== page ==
Dec 102010
 
Most people who’ve looked at the workings of our housing associations suspect that their raison d’être is to bring into Wales the kind of English people who cannot afford to buy a home; yet these observers have been discouraged from criticising this social engineering for fear of being branded ‘racist’, and perhaps getting the kind of verbal kicking that La Kinnock gave Ieuan Wyn Jones a few years ago on Question Time.
The official reasoning for the practice is frighteningly simple. While middle class English people moving in to Wales is all well and good these often keep themselves to themselves, with some even going native. What’s needed is a less tolerant element, less likely to put up with any “Welsh nonsense”, especially if they are concentrated in estates in our rural towns. The “No Surrender!” sort that will take over the local pubs and spout their simplistic right-wing views. (You doubt me? Go to Welshpool or Denbigh, Newtown or Cardigan when the England soccer team is playing, see them walking from pub to pub, bevvied up, shouting, draped in England flags.)
This explains how and why housing assocations outside of our major cities operate. It is blatant social engineering with a medium-term objective of demographic change leading to the longer term objective of weakening Welsh identity to the point where any threat of seccession is removed. Our housing associations (even those that pride themselves on conducting their business in Welsh!) have been all too ready to comply with this ethnocidal policy. But the tide is turning.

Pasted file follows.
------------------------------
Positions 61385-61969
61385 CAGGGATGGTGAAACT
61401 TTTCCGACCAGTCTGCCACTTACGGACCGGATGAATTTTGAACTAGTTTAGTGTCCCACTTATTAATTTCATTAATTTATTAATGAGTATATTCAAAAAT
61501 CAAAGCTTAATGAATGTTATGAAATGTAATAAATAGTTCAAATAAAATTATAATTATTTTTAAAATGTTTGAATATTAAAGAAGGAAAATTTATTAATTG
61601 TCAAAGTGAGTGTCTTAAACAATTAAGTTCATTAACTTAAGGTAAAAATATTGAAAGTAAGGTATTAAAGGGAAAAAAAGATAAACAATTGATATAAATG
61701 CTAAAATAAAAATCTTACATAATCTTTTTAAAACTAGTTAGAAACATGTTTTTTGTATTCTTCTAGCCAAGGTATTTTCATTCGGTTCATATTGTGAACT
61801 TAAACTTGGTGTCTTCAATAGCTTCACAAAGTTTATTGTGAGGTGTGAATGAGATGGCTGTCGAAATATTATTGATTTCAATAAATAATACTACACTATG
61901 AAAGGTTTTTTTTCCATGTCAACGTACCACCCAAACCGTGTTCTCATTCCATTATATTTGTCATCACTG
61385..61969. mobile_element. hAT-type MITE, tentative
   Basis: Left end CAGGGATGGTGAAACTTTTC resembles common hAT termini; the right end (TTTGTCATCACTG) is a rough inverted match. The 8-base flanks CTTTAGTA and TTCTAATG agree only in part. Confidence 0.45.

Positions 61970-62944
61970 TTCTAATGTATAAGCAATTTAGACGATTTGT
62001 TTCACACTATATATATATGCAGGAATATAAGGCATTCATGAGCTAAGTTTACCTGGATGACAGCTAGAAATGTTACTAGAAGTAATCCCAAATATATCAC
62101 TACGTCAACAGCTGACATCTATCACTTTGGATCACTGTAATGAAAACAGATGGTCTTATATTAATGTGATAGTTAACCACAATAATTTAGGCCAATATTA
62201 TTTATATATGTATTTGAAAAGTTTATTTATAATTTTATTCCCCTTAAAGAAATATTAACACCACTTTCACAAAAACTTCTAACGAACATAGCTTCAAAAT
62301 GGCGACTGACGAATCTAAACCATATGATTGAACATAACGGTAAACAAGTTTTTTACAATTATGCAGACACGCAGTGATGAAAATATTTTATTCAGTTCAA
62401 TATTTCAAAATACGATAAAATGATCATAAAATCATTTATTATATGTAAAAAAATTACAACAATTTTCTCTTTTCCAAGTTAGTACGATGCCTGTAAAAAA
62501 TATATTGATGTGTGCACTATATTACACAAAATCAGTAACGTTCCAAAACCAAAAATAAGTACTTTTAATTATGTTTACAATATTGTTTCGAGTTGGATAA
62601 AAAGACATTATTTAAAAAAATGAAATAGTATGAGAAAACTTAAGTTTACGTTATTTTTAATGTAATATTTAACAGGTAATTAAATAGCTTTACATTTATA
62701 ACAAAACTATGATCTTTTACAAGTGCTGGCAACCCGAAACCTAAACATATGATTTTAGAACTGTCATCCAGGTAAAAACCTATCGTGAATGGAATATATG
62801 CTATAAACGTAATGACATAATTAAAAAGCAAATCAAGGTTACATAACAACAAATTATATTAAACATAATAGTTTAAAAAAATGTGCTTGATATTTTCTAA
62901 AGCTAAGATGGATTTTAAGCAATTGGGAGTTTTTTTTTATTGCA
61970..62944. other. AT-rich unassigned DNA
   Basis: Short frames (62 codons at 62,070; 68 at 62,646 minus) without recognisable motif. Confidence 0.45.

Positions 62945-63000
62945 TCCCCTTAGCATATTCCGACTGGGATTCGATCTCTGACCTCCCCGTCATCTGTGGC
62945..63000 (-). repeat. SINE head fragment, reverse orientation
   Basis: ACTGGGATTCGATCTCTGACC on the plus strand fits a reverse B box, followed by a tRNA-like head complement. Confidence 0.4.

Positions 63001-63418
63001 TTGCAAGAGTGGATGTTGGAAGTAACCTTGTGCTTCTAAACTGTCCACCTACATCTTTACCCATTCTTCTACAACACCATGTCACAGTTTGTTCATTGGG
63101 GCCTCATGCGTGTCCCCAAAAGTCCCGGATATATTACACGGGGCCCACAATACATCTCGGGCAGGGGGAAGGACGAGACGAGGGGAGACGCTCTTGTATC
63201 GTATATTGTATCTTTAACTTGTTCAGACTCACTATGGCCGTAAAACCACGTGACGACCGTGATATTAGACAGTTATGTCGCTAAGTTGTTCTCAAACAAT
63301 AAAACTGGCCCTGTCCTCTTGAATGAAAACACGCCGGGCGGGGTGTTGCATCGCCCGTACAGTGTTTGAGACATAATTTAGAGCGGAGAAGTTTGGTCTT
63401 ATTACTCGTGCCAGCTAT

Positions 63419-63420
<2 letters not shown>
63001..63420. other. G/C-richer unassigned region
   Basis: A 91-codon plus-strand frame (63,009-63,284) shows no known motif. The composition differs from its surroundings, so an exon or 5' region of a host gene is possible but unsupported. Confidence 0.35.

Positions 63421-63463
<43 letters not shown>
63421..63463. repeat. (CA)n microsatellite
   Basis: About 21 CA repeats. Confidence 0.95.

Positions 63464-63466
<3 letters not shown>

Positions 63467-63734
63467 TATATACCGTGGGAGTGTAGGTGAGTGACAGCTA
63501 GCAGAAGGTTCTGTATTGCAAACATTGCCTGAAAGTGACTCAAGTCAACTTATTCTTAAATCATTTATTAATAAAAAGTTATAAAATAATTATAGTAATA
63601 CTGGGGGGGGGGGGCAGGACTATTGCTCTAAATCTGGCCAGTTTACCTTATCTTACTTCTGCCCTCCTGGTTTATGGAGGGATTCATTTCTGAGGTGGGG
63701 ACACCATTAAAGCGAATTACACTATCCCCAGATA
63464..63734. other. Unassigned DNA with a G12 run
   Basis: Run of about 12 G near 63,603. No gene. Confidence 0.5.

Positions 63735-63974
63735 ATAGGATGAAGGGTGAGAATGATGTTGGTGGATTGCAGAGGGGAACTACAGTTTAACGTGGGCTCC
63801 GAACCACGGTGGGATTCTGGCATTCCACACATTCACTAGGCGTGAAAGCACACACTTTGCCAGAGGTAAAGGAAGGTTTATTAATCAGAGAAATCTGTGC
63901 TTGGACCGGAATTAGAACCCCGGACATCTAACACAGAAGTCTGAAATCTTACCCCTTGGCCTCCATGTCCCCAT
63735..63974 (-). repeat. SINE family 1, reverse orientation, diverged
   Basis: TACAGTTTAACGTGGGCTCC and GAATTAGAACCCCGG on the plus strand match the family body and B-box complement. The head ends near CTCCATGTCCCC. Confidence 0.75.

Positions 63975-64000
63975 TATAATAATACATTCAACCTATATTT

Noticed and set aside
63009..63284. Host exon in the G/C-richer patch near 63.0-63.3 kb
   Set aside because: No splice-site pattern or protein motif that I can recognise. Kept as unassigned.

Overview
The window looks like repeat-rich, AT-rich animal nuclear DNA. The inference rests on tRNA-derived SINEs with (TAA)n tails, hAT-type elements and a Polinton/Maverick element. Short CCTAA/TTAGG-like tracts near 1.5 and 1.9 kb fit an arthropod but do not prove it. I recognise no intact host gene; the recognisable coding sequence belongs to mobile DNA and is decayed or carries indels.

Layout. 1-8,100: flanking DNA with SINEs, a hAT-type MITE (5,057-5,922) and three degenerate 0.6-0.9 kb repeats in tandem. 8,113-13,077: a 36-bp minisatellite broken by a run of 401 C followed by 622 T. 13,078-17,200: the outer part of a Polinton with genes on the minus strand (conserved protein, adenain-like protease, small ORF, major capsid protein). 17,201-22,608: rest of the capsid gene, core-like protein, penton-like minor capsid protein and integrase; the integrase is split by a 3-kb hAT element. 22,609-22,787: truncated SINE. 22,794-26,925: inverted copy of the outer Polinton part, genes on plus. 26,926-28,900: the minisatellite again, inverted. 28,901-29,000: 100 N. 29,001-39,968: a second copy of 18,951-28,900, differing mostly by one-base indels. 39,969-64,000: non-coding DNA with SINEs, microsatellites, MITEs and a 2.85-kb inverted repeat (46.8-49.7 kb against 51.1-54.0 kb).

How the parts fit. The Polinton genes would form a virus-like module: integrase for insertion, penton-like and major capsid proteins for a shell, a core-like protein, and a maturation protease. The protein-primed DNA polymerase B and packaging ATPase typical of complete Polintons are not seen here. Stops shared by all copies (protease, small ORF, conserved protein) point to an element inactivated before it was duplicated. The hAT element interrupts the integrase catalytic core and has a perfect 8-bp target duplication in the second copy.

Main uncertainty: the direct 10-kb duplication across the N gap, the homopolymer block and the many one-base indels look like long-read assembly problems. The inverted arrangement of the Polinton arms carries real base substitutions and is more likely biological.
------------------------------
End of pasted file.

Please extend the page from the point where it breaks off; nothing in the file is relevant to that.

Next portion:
The policy has become too blatant, it’s no longer just the politically aware who can see what’s happening. When a decent, hard-working Welsh person is refused accommodation by the ‘local’ housing association, but told that she’d have more points if she was on heroin . . . well, you just know this is not right; a gut feeling reinforced when you then see drug addicts brought in from England.
Small wonder then that today’s Western Mail carried a story telling us that most people in our rural areas can not afford to buy a home. Of course we already knew this, but according to Shane Perkins, chief executive of Mid Wales Housing, the answer is for the Assembly to give housing associations more money to build many more properties. What! Given the record of Welsh housing associations, this would be a catastrophic mistake, even by the standards of our Notional Assembly. (And of course, Mid Wales Housing has just bid for the £11m Vyrnwy Estate; so perhaps Perkins really wants the money for more grouse moor ventures.)
But what was really significant about Perkins’ pitch was his suggestion that the points system be abandoned. He was reported as saying, “We are suggesting that once we establish the applicant has a housing need, thereafter the property is allocated to local people who are in employment and/or are contributing to their communities through volunteering.” A very important change, apparently . . . which could be insincere, or else has not been thought through. To explain . . .
If Welsh housing assocations stop housing riff-raff from over the border, instead concentrating on meeting indigenous need, then they won’t need to build so many properties. Ergo they will not need more money from the Assembly. Or else this is empty and misleading rhetoric, and while making a pretence of abandoning the discredited points system everything carries on as before. Which would explain the call for more geld.
CONCLUSION: Our housing associations are too tarnished by past behaviour to be trusted in future under the same managements, rules, and organisational structures. The Assembly must introduce legislation making strong and long-standing local connections the sole criterion for the allocation of social housing. Housing association properties surplus to demand will be sold to first-time buyers meeting the tenancy criterion. The money saved and generated will go back to the Assembly to be reallocated elsewhere.